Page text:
This island has become world famous for the extraordinary beauty of its beaches, which provide entertainment and warm waters for all who visit. The island’s 193km coastline has an estimated 48km of beaches that are suitable, attractive and enjoyable for every tourist.

On these coasts, the beaches can be of white, black and red sand. Some are ideal for water sports, the most popular and daring being surfing and windsurfing. Others are simply for swimming, snorkelling and sunbathing.

The vast majority of these beaches are easily accessible beach parks with lifeguards, picnic areas, camping and comfortable sanitary facilities. Others are ‘hidden spots’ that have yet to be discovered because they are off the beaten track. Some of the best known are

Makena Beach

Also known as Big Beach, this pleasant white sandy beach is the largest and one of the most popular on the island of Maui with locals and visitors alike.

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Maui Beach

It’s said to be frequented by people who don’t like wearing bathing suits. The waves are perfect for bodysurfing and sometimes surfing.

Very popular, especially on Sundays. Very suitable for those who like to swim quietly.

Kama’ole Beach Parks

Very nice for swimming and frolicking on the shore, with many amenities such as lifeguards, volleyball courts and comfortable facilities.

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Charley Young Beach

Access is through a residential area at the northern end of Kamaole Beach Park.

Insiders recommend visiting this beach in the morning when the ocean conditions are calmer, as the trade winds have not picked up for hours.

Keawakapu Beach

A spectacular spot for those looking for an exciting ocean experience. It offers typical beach scenery for those who enjoy photography.

Maluaka Beach

This beach is very popular for its beauty, especially at sunset. Good for snorkelling and swimming. Swimming area, picnic area and showers.

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Polo Beach

Located in the Wailea area, Polo Beach is a popular spot for residents and tourists alike due to its accessibility and facilities. It has picnic tables, restrooms and lifeguards.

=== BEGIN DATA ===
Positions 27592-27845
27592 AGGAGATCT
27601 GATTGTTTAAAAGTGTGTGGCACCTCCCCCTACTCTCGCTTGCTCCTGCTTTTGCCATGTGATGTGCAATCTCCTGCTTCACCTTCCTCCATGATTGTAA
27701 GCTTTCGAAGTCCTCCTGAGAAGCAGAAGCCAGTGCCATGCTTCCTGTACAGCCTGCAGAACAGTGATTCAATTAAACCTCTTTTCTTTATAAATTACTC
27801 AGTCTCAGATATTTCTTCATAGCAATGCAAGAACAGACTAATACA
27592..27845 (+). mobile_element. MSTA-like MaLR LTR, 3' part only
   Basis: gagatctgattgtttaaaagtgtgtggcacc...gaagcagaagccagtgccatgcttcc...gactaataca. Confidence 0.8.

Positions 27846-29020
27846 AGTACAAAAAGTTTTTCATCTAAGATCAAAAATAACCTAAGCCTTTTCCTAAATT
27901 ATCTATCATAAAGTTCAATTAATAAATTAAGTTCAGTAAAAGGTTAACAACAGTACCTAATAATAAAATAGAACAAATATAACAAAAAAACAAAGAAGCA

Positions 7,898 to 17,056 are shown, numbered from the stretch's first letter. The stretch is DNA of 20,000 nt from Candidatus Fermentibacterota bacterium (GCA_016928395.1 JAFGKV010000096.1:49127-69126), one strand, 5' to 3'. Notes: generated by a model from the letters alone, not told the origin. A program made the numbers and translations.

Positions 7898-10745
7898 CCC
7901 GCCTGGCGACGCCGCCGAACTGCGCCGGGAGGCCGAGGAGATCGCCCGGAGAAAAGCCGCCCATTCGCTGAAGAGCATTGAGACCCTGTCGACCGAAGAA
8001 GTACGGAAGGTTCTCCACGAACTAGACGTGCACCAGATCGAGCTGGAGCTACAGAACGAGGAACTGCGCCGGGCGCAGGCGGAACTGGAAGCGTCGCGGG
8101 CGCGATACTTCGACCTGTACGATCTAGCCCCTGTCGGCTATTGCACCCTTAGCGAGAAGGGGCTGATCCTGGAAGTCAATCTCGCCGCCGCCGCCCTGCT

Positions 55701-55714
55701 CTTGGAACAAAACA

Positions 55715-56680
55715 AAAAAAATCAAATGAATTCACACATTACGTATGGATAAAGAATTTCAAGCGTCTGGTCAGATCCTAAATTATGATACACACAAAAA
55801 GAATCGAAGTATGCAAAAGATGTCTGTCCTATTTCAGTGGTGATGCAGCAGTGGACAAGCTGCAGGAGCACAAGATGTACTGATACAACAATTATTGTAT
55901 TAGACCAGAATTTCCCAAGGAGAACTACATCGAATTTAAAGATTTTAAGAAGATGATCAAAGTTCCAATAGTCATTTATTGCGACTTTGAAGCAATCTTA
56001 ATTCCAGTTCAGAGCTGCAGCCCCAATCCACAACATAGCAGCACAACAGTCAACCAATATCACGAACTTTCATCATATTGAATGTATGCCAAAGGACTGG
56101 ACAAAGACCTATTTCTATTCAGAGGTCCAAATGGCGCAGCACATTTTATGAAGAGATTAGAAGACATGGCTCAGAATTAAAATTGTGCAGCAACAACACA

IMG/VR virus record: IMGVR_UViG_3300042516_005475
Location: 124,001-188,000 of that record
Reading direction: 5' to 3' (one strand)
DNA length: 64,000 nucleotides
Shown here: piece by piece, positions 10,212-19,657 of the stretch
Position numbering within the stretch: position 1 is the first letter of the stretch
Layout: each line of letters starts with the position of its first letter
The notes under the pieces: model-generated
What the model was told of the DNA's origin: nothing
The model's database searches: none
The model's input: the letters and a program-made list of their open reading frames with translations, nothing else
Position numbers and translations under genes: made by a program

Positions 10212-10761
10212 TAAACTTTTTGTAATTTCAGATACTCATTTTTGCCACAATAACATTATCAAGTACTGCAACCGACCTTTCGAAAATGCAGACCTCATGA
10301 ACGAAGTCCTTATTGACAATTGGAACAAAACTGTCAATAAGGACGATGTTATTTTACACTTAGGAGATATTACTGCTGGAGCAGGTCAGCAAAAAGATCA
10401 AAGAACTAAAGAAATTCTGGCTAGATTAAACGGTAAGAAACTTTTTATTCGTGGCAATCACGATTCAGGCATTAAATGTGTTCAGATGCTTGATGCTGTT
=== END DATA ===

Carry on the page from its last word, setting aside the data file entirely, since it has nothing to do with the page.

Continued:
Features of Maui Island

The main distinguishing feature of the island of Maui is its division into five well-defined regions, with peculiarities depending on the location, which are as follows

Central Maui

This is where most of the tourists arrive, as Kahului Airport is located here. It is the region where most of the population lives and where there are many natural attractions.

Chief among them is Lao Valley State Park, surrounded by misty forests, breathtaking valleys and enchanting streams. Excellent hiking on a paved trail leads to one of Maui’s most iconic landmarks, the 366-metre Lao Needle.

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Many local shops and restaurants are located at the entrance to the park and you can visit the historic sites in the pleasant town of Wailuku.

The town of Kahului is also located here and is a bustling commercial centre with the largest shopping mall on Maui. It can be reached by taking the highway to Hana and passing through the town of Paia.

East Maui

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This is a place of lush natural beauty, including tropical forests, crystal clear whispering creeks, waterfalls that cascade into hidden pools and thrillingly curving cliffs that lead to the sea.

Along the way you can enjoy a variety of stalls selling juicy tropical fruits. It is close to the road to Hana, which can be covered in as little as three hours, or in a full day if you want to take in the scenery, take photos, videos and selfies, or sample the food of the locals in their shops and eateries.

Once in Hana, you can spend a few hours in this unique Hawaiian village full of tradition and natural beauty.

Passing through Hana, you reach the amazing Seven Sacred Pools of Oheo, where you can swim in the soothing waters after a long but enjoyable journey.

South Maui

This area of Maui is extremely quiet, but somewhat dry as it is a very sunny area. There are many soft sandy beaches with views of the islands of Lanai, Molokini and Kahoolawe.